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Pavlos Kollias
,
Greg M. McFarquhar
,
Eric Bruning
,
Paul J. DeMott
,
Matthew R. Kumjian
,
Paul Lawson
,
Zachary Lebo
,
Timothy Logan
,
Kelly Lombardo
,
Mariko Oue
,
Greg Roberts
,
Raymond A. Shaw
,
Susan C. van den Heever
,
Mengistu Wolde
,
Kevin R. Barry
,
David Bodine
,
Roelof Bruintjes
,
Venkatachalam Chandrasekar
,
Andrew Dzambo
,
Thomas C. J. Hill
,
Michael Jensen
,
Francesc Junyent
,
Sonia M. Kreidenweis
,
Katia Lamer
,
Edward Luke
,
Aaron Bansemer
,
Christina McCluskey
,
Leonid Nichman
,
Cuong Nguyen
,
Ryan J. Patnaude
,
Russell J. Perkins
,
Heath Powers
,
Keyvan Ranjbar
,
Eric Roux
,
Jeffrey Snyder
,
Bernat P. Treserras
,
Peisang Tsai
,
Nathan A. Wales
,
Cory Wolff
,
Nithin Allwayin
,
Ben Ascher
,
Jason Barr
,
Yishi Hu
,
Yongjie Huang
,
Miles Litzmann
,
Zackary Mages
,
Katherine McKeown
,
Saurabh Patil
,
Elise Rosky
,
Kristofer Tuftedal
,
Min-Duan Tzeng
, and
Zeen Zhu

Abstract

Convective clouds play an important role in the Earth’s climate system and are a known source of extreme weather. Gaps in our understanding of convective vertical motions, microphysics, and precipitation across a full range of aerosol and meteorological regimes continue to limit our ability to predict the occurrence and intensity of these cloud systems. Towards improving predictability, the National Science Foundation (NSF) sponsored a large field experiment entitled “Experiment of Sea Breeze Convection, Aerosols, Precipitation, and Environment (ESCAPE).” ESCAPE took place between 30 May - 30 Sept. 2022 in the vicinity of Houston, TX because this area frequently experiences isolated deep convection that interacts with the region's mesoscale circulations and its range of aerosol conditions.

ESCAPE focused on collecting observations of isolated deep convection through innovative sampling, and on developing novel analysis techniques. This included the deployment of two research aircraft, the National Research Council of Canada Convair-580 and the Stratton Park Engineering Company Learjet, which combined conducted 24 research flights from 30 May to 17 June. On the ground, three mobile X-band radars, and one mobile Doppler lidar truck equipped with soundings, were deployed from 30 May to 28 June. From 1 August to 30 Sept. 2022, a dual-polarization C-band radar was deployed and operated using a novel, multi-sensor agile adaptive sampling strategy to track the entire lifecycle of isolated convective clouds. Analysis of the ESCAPE observations has already yielded preliminary findings on how aerosols and environmental conditions impact the convective life cycle.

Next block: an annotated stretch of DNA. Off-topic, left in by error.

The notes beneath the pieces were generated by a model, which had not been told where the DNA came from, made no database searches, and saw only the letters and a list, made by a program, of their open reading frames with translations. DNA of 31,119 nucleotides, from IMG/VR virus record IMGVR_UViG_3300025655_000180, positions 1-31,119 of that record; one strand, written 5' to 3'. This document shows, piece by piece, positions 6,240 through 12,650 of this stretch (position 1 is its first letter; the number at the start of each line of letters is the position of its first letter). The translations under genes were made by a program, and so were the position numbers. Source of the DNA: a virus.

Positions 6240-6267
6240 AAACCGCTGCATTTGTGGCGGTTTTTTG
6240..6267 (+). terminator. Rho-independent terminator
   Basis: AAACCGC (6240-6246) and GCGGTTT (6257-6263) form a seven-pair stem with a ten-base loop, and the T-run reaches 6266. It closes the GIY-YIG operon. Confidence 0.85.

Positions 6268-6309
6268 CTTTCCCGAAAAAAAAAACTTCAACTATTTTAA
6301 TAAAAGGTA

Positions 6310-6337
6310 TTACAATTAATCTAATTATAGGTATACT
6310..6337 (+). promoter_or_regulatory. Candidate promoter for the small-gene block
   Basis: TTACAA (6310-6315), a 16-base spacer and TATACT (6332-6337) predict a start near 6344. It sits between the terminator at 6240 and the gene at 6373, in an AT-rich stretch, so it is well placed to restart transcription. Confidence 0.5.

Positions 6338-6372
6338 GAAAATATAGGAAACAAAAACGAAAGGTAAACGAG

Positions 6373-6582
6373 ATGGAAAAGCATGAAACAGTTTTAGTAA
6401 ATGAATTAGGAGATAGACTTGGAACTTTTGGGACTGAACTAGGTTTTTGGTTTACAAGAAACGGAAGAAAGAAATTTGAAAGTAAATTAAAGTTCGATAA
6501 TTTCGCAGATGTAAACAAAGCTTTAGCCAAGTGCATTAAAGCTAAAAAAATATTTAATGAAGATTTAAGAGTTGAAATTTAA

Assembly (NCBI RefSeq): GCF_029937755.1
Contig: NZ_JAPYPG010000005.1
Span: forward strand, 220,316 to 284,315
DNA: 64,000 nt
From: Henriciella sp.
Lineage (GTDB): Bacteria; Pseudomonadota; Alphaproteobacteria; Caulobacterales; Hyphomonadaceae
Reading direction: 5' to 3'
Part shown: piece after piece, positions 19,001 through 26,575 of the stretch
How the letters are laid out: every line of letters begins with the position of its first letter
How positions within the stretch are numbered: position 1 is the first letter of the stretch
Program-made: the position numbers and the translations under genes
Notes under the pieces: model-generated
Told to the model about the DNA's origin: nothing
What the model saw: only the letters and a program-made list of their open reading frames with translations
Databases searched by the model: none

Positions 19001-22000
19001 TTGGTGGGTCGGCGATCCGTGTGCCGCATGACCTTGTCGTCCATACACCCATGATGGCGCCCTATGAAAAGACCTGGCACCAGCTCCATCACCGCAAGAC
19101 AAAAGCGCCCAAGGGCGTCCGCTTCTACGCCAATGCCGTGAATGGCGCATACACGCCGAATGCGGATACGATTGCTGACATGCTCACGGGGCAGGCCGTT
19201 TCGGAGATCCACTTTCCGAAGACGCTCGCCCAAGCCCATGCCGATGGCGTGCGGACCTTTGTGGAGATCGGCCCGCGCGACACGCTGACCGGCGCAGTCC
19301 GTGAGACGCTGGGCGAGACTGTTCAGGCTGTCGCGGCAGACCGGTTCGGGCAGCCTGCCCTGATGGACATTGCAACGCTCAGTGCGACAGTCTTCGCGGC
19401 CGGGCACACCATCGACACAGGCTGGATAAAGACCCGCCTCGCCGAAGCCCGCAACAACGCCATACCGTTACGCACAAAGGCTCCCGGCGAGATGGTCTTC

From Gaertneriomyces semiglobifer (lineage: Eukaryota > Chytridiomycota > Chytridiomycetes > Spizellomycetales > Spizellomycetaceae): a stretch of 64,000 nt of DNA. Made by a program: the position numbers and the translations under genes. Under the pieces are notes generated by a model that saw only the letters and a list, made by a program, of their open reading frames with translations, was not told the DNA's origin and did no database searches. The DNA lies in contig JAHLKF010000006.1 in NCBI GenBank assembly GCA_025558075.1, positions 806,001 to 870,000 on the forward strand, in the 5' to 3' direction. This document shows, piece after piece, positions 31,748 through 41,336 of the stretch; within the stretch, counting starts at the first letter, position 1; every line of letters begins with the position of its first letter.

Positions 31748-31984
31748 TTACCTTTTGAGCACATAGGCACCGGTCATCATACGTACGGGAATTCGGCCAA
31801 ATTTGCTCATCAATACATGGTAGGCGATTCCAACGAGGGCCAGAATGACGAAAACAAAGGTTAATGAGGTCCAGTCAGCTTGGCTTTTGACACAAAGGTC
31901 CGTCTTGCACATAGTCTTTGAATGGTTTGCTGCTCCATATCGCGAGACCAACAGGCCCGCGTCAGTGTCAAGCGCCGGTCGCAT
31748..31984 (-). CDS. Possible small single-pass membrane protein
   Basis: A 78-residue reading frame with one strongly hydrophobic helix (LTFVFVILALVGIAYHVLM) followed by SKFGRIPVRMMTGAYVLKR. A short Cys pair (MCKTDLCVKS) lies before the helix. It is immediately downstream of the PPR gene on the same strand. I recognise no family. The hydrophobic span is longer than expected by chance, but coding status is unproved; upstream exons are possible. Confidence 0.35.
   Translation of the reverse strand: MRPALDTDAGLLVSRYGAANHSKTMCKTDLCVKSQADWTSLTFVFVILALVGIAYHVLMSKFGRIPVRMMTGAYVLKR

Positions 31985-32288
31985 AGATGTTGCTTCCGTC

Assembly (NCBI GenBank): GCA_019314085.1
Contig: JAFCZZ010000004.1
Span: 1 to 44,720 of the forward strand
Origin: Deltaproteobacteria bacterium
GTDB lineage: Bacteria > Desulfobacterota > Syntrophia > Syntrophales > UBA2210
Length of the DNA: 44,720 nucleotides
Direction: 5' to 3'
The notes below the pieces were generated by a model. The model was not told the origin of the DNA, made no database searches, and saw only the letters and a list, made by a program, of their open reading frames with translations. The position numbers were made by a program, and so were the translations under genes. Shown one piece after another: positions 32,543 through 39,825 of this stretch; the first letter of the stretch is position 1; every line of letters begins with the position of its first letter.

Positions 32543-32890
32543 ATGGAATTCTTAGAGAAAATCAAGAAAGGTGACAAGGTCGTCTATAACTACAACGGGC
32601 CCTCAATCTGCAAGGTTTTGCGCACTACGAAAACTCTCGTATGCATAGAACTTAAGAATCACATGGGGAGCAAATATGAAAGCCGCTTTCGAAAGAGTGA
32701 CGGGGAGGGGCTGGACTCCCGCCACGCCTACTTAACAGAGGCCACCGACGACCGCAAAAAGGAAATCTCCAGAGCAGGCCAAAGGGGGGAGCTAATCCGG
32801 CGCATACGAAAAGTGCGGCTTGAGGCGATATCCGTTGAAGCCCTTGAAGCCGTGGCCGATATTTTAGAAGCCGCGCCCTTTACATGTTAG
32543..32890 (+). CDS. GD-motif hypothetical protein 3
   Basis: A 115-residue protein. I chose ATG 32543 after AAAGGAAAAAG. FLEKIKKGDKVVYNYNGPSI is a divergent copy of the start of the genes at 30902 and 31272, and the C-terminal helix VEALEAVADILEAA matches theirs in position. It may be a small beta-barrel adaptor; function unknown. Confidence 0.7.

Open access
Melanie A. Schroers
,
Ty A. Dickinson
,
Paulina Ćwik
,
Renee A. McPherson
, and
Elinor R. Martin

Abstract

Extreme precipitation over a two-week period can cause significant impacts to life and property. Trustworthy and easy-to-understand forecasts of these extreme periods on the subseasonal-to-seasonal timeframe may provide additional time for planning. The Prediction of Rainfall Extremes at Subseasonal to Seasonal Periods (PRES2iP) project team conducted three workshops over six years to engage with stakeholders to learn what is needed for decision-making for subseasonal precipitation. In this study experimental subseasonal to seasonal (S2S) forecast products were designed, using knowledge gained from previous stakeholder workshops, and shown to decision-makers to evaluate the products for two 14-day extreme precipitation period scenarios. Our stakeholders preferred a combination of products that covered the spatial extent, regional daily values, with associated uncertainty, and text narratives with anticipated impacts for planning within the S2S timeframe. When targeting longer extremes, having information regarding timing of expected impacts was seen as crucial for planning. We found that there is increased uncertainty tolerance with stakeholders when using products at longer lead times that typical skill metrics, such as critical success index or anomaly correlation coefficient, do not capture. Therefore, the use of object-oriented verification, that allows for more flexibility in spatial uncertainty, might be beneficial for evaluating S2S forecasts. These results help to create a foundation for design, verification, and implementation of future operational forecast products with longer lead times, while also providing an example for future workshops that engage both researchers and decision-makers.

Open access
Mark Govett
,
Bubacar Bah
,
Peter Bauer
,
Dominique Berod
,
Veronique Bouchet
,
Susanna Corti
,
Chris Davis
,
Yihong Duan
,
Tim Graham
,
Yuki Honda
,
Adrian Hines
,
Michel Jean